Most of the suggestions in this article are pretty good, and some of them are just silly (and no, he didn't ask 2 million people, he polled them, and some subset replied). Anyhow, the points about being less polished (but still having great audio and video) are bang-on. Content isn't king, in my view, but good content helps (and bad content will create a snooze-fest). The same with short - if it isn't engaging, people will leave - but at the same time, people do sit through long content if it's engaging (just ask Leo Laporte). Interaction is vital - not necessarily breakout rooms, but definitely backchannels. Finally - free lunch and swag? Just plain silly.
One of the turning points of my life was watching a talk by Francisco Varela on connectivity. The key, he said, was to find a sweet spot - not too dense, otherwise the signals would overwhelm the network, and not too sparse, or the signal would never propagate. He was talking about immune networks, but it was clear to me that the principle applied more generally.
When we have an epidemic, the problem is that the signal - in this case, a virus - is spreading too rapidly. The basic reproduction number (R0) is used to measure the transmission potential of a disease. This number is based on the connectivity of the network - which is why we're applying social distancing. The same problems causing an epidemic, says this article, are the problems that cause misinformation. "The spread of misinformation is enabled by the structures of social networks. These structures reduce friction in sharing. They speed up flows of information and incentivise users to post things that will earn likes, replies and shares."
This is a structural problem. As Umair Haque said three years ago, "Social media has great economics: Facebook and Twitter and so on maximize incomes and earn fortunes. But it’s eudaimonics are profoundly unsuccessful: it makes people unhappy, unfulfilled, and more distant - and it’s a vector for misinformation and mistrust that’s eating away at the fabric of democracy." We need to value the local more - maybe not so much as suggested by Jenny Mackness, but in that direction.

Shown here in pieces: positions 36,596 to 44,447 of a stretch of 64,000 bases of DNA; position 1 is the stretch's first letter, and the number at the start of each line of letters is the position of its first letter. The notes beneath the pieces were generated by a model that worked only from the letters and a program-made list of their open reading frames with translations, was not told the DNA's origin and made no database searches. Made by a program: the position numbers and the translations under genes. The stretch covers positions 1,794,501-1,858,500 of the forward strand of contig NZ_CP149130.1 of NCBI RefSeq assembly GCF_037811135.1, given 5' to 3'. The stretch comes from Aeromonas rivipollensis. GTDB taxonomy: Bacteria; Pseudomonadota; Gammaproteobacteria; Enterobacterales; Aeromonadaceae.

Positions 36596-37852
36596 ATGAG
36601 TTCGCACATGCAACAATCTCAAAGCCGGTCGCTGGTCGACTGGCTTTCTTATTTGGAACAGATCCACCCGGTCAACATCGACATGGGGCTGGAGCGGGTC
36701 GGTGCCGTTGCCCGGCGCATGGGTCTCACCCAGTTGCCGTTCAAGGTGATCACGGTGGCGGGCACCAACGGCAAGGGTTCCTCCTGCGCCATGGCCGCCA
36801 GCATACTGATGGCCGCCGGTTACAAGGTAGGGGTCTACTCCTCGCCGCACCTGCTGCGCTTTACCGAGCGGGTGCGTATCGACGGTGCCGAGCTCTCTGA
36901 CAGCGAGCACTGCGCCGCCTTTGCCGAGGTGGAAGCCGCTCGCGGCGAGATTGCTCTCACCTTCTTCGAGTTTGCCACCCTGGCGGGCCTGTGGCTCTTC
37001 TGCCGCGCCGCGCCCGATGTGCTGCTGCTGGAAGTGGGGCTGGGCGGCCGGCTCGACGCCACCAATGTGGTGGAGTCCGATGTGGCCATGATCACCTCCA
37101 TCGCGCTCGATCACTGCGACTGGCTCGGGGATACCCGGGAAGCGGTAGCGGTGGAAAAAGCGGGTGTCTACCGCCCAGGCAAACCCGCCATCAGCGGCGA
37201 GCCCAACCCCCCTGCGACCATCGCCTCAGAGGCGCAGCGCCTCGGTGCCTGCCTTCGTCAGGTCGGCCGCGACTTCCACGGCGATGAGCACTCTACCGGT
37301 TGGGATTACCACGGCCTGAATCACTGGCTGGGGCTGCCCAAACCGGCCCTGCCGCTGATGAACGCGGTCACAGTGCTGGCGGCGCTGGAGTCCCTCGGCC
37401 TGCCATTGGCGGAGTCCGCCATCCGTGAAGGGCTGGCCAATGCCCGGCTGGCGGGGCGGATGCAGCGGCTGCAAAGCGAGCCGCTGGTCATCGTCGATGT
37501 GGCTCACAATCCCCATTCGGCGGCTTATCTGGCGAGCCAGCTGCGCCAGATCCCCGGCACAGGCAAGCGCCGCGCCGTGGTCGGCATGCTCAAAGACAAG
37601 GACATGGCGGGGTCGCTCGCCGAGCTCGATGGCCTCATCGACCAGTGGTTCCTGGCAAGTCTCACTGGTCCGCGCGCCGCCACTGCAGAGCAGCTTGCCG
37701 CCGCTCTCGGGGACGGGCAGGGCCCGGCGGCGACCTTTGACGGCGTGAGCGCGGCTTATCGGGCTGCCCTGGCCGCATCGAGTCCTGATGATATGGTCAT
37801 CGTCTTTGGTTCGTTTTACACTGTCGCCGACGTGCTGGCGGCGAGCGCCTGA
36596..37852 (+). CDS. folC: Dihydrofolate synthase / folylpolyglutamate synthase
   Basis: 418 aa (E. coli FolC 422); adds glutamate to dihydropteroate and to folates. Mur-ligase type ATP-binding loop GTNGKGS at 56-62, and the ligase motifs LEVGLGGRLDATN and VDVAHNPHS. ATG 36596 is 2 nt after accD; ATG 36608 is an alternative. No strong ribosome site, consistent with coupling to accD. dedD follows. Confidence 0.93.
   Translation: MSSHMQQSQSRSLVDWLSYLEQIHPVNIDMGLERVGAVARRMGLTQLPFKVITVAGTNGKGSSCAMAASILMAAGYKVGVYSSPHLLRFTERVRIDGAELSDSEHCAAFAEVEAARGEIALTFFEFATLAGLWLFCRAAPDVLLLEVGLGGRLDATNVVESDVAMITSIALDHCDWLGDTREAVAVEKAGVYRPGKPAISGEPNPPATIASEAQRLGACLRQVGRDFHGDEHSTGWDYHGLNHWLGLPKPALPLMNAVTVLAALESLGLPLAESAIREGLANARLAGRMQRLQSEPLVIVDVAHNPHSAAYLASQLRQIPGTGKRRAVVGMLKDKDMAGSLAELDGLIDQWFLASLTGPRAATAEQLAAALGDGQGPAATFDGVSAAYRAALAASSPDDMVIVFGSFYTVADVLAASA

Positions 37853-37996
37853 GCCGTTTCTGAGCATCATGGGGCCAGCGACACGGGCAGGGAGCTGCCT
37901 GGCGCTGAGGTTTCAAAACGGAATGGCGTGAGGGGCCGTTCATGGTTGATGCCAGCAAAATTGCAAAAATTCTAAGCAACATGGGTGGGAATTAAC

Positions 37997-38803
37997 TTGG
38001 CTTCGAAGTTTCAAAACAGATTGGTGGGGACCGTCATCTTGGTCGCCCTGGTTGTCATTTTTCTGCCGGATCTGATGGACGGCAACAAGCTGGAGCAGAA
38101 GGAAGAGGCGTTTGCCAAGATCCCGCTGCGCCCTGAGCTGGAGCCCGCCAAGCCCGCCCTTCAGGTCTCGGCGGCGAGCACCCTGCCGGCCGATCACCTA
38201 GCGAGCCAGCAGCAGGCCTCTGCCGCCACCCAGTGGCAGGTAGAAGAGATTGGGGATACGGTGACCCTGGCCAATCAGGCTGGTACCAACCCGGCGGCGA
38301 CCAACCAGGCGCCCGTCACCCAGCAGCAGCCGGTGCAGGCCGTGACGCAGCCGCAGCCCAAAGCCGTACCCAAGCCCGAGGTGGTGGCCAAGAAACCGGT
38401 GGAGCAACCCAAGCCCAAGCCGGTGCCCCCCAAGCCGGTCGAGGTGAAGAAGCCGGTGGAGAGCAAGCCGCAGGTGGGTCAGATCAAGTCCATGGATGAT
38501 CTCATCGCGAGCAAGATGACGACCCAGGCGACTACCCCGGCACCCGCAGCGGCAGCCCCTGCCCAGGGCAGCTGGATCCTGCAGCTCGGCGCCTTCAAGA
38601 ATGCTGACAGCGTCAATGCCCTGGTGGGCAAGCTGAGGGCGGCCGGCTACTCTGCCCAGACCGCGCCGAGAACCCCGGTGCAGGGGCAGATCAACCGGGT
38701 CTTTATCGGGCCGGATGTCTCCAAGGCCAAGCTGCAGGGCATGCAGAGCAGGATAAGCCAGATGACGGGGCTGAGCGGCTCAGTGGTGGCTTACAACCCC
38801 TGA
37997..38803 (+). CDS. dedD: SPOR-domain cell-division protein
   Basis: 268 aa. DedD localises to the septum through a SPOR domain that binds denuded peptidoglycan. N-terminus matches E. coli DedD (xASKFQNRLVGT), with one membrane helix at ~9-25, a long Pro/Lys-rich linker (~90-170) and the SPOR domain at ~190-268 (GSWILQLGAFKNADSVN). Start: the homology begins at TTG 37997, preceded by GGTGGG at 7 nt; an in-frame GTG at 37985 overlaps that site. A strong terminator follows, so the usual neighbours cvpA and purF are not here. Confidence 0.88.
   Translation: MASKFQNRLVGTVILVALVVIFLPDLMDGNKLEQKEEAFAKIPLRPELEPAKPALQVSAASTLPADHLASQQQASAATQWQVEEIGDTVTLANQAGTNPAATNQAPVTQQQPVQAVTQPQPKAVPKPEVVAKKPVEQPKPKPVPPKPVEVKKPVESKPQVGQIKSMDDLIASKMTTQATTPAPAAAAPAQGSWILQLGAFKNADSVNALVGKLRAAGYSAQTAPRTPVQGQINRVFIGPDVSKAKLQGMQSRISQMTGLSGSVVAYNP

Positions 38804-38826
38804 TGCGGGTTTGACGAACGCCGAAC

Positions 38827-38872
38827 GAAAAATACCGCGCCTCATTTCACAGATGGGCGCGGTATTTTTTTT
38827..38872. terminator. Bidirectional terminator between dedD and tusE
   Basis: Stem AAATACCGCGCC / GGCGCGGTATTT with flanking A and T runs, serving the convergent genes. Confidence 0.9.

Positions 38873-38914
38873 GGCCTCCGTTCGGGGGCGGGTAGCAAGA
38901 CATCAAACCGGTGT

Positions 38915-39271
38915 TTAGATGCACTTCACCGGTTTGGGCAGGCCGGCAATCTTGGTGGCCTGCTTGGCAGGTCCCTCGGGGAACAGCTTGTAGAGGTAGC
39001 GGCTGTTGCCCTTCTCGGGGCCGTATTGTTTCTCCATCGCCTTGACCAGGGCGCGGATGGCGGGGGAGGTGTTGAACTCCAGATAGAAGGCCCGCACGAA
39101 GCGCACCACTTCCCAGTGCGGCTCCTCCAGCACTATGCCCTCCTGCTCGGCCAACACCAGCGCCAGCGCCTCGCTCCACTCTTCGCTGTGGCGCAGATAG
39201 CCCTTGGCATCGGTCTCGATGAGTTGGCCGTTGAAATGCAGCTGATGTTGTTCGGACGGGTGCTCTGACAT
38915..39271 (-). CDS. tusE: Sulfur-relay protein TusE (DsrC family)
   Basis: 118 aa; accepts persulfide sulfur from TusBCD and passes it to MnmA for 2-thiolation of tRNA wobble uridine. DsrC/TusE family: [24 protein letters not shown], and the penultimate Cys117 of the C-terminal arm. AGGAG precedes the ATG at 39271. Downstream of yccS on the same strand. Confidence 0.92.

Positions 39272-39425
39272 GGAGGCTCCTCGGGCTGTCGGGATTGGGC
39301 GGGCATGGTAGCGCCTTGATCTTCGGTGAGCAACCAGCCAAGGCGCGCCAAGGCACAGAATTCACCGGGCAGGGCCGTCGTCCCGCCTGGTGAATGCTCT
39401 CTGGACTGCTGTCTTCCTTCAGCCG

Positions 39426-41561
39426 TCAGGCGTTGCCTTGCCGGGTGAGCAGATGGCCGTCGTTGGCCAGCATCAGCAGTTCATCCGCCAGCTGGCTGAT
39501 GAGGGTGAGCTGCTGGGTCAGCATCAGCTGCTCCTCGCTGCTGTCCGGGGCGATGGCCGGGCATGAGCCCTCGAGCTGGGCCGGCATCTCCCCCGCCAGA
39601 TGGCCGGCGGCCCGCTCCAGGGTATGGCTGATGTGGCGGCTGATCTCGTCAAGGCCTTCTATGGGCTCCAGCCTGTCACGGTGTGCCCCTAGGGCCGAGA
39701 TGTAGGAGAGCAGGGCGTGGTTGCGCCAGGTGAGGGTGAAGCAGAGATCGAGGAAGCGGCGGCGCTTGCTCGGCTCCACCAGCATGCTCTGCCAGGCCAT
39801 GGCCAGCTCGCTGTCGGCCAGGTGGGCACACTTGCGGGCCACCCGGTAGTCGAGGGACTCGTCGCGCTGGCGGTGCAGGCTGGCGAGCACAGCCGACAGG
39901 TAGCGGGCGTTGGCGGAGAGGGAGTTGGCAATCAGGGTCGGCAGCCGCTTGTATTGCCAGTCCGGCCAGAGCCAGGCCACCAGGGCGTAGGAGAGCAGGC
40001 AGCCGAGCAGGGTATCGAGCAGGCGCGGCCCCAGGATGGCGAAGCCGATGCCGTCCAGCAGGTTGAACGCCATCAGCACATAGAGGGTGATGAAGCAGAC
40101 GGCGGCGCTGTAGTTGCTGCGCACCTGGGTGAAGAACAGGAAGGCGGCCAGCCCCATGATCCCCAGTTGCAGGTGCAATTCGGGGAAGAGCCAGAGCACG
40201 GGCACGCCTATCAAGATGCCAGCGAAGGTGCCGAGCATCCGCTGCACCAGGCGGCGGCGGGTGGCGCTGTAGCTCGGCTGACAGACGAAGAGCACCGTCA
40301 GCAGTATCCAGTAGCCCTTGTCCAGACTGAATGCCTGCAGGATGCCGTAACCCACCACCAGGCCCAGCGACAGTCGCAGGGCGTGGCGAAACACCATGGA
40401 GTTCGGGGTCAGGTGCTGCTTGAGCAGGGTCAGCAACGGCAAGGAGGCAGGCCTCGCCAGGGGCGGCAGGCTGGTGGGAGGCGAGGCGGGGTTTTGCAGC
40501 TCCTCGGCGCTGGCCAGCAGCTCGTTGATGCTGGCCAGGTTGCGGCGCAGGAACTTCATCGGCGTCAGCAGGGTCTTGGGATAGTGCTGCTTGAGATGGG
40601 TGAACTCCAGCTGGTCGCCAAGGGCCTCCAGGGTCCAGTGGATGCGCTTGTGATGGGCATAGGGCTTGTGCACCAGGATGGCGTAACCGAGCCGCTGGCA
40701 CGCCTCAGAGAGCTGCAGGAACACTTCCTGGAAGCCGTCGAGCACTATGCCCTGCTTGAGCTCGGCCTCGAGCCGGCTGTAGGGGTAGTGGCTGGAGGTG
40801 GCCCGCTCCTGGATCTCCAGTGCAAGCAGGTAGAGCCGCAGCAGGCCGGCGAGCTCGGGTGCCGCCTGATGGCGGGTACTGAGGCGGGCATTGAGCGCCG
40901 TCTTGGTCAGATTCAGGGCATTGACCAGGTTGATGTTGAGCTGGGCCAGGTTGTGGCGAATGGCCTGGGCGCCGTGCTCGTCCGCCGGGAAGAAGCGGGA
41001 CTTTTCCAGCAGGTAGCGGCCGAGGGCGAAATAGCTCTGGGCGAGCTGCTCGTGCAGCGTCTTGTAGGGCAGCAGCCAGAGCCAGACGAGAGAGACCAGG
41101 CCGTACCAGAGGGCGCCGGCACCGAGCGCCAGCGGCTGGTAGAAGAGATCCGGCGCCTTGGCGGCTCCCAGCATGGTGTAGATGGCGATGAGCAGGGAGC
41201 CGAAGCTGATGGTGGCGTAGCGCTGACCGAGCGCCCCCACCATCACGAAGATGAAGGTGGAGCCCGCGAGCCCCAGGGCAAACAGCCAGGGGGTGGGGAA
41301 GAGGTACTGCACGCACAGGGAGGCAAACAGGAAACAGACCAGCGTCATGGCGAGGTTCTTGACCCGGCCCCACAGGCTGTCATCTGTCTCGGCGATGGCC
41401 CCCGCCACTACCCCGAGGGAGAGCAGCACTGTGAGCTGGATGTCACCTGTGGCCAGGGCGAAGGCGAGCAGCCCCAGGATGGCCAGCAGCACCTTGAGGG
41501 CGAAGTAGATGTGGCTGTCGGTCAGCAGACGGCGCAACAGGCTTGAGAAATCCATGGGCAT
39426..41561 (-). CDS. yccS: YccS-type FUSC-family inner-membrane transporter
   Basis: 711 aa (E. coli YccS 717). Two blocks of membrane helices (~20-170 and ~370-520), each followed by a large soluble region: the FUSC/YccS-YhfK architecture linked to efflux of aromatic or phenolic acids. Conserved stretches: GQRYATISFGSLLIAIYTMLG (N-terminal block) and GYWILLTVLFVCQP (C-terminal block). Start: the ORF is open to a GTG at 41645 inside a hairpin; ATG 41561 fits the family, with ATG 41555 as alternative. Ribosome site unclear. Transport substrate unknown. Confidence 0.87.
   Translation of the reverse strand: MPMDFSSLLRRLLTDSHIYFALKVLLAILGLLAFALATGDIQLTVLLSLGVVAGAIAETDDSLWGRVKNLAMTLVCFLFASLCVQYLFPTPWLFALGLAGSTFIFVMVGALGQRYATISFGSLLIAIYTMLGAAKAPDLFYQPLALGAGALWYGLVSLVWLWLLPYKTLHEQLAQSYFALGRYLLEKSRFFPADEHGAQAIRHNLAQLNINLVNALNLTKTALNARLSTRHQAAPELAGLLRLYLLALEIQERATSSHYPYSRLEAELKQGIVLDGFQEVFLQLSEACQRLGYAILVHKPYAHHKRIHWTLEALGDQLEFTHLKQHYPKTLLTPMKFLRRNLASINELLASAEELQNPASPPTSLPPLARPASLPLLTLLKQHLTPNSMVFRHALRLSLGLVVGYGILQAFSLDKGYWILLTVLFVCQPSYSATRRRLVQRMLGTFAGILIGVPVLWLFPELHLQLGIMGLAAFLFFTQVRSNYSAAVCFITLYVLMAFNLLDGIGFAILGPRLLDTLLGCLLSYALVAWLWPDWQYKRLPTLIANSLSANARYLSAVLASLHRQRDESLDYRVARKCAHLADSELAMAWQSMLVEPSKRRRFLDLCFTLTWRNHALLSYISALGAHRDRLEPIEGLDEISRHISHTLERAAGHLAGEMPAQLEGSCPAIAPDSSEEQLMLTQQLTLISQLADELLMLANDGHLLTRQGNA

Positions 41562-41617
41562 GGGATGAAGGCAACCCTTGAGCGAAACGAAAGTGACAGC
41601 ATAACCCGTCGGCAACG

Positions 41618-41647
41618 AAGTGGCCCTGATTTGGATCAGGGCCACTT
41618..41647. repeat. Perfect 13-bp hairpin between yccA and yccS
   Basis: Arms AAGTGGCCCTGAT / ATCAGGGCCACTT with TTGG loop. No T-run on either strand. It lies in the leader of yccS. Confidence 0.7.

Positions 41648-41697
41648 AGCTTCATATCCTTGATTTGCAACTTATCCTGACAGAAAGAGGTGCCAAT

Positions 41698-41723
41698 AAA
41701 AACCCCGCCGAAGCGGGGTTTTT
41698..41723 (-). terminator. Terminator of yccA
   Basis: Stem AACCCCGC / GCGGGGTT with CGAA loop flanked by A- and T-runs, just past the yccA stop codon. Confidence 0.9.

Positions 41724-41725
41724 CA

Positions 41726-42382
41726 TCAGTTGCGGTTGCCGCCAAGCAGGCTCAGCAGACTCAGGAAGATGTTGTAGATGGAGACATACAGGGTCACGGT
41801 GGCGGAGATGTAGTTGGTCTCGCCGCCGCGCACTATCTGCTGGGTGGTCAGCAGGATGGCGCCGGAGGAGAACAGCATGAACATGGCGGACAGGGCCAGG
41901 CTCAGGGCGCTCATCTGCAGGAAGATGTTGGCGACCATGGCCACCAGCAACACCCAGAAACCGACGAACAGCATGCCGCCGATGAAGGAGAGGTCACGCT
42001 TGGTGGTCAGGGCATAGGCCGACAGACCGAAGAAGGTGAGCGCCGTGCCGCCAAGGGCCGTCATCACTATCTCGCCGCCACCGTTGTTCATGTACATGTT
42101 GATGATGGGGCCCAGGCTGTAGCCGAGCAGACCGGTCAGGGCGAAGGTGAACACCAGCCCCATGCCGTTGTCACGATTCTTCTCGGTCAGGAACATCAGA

We do this by making it harder to be too big. In an economy, it should be much harder (not easier, as it is to day) to generate more income if you already have a lot of income. In a social network, it should be more expensive to amass large numbers of users, by making it harder to finance through mass-driven economics like advertising. In media, each additional person you reach with a message should cost more, not less. And, as we already know, in a pandemic, we make it much harder for the disease to find large numbers of people such as are found at sporting events and concerts. When you hear me talk about decentralized and distributed technology for learning networks, this is why.
One of the reasons I support a universal basic income is that it would release a flourishing of creativity and personal development. I also believe it "is a policy of care, one that fundamentally rejects the notion that people in economic distress, communities in disrepair, and an environment in peril are the unfortunate but unavoidable collateral damage of a market economy." However, making it a job guarantee, rather than an income guarantee, eliminates the creativity and personal development and leaves people being required to work for no particular reason. Sure, there's beneficial work that could be done - but it should be organized on a volunteer basis, and be done by willing contributors seeking to expand their personal and social horizons.
It's definitely worth watching what Microsoft is doing in this space. If you add it all together, it's a considerable investment. "The combination of LinkedIn Learning, GitHub, Microsoft Learn, and Microsoft certifications are a massive investment in this market. In this announcement, the company offers to reduce prices, provide LinkedIn learning paths for free, donate $20 Million to upskilling programs, and new GitHub offerings. The goal is to 'upskill' 25 million people by the end of the year."
It takes a while to get to this point, but the interview eventually gets there: "When public funded institutions consider this as part of their mandate to share educational resources to public, the issue of sustainability becomes quite easy." The article has a number of links to good resources on OER, for example, the Global OERs Report 2017, and South Africa's national “White Paper for Post-school Education and Training”
One of the benefits of having a background in journalism and critical literacy is that when I look at a newspaper I ask questions like, "Why is this photo here?" In her public work entitled 'Counternarratives' Alexandra Bell demonstrates how the wording and placement of text, headlines and images convey biases and distortions. "What you give space to, and what you allow people to see, says a lot... it's so easy to ingest.... subliminal messaging about who should be valued." But, she says, it's not just the newspaper, it's also the reader, who needs to learn how to approach media, see what's missing, and provide their own perspective. Video here which you should watch, and also an article in Niemann. See also: Calling out white people for sexism can cut racism, too.
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Copyright 2020 Stephen Downes Contact: email@example.comThis work is licensed under a Creative Commons License.